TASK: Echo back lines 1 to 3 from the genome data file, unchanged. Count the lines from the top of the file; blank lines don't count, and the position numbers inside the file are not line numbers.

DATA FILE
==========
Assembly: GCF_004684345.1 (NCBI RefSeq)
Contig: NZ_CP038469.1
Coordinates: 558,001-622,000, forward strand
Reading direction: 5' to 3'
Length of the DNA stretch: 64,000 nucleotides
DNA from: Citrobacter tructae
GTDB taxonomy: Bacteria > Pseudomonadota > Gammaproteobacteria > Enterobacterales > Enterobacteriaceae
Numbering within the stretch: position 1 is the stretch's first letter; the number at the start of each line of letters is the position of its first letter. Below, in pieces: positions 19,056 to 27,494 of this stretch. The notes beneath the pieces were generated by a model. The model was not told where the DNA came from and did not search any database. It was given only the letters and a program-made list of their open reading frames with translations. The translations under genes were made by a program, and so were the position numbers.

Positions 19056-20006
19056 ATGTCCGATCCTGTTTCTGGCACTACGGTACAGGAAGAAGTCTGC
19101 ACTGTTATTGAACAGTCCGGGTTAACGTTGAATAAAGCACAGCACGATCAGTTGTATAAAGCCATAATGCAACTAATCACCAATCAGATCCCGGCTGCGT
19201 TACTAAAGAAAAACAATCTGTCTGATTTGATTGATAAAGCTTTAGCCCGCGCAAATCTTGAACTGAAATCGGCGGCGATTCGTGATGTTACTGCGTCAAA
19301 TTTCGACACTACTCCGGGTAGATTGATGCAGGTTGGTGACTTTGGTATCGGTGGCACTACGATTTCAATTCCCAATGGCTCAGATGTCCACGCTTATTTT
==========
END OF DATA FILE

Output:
Assembly: GCF_004684345.1 (NCBI RefSeq)
Contig: NZ_CP038469.1
Coordinates: 558,001-622,000, forward strand